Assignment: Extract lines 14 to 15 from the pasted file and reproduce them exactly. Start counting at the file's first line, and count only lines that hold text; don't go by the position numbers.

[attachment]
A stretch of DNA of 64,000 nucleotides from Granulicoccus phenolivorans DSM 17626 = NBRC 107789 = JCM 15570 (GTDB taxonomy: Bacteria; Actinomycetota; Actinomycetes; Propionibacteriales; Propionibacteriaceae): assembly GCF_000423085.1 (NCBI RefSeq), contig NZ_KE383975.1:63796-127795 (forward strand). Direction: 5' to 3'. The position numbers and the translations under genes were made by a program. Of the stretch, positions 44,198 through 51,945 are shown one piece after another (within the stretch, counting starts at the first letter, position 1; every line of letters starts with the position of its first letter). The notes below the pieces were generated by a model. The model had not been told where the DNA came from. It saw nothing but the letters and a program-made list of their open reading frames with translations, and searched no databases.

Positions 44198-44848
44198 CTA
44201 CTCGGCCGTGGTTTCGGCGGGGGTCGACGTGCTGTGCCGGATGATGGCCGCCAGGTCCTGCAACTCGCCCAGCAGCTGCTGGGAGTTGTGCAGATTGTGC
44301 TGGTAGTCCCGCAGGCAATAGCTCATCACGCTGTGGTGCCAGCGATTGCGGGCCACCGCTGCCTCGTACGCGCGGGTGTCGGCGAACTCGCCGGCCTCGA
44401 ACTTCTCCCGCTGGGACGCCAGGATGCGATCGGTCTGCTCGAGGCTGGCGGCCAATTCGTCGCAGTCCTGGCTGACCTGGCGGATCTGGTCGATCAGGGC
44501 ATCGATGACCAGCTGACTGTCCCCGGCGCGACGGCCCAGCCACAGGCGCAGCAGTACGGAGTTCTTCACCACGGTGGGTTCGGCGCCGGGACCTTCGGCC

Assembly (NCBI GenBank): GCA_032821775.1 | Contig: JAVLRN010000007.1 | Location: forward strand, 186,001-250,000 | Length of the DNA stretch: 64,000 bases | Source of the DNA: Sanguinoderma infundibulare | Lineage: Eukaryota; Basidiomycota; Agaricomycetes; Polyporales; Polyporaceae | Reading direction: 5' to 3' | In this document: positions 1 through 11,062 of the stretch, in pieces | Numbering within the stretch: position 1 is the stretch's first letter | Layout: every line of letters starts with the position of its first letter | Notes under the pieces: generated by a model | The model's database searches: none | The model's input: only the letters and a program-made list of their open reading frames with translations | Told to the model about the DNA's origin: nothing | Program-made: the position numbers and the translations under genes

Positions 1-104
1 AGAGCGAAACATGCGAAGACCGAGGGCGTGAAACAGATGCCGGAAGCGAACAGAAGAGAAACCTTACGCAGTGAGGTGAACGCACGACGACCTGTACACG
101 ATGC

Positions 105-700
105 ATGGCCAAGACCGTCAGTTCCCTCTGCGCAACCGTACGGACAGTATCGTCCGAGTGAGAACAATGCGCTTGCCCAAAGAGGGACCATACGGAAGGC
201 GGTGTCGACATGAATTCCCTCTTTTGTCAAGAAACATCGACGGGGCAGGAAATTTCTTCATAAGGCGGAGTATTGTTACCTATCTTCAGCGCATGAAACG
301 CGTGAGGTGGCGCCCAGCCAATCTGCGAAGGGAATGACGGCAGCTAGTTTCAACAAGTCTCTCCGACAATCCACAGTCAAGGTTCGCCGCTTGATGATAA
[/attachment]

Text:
201 GGTGTCGACATGAATTCCCTCTTTTGTCAAGAAACATCGACGGGGCAGGAAATTTCTTCATAAGGCGGAGTATTGTTACCTATCTTCAGCGCATGAAACG
301 CGTGAGGTGGCGCCCAGCCAATCTGCGAAGGGAATGACGGCAGCTAGTTTCAACAAGTCTCTCCGACAATCCACAGTCAAGGTTCGCCGCTTGATGATAA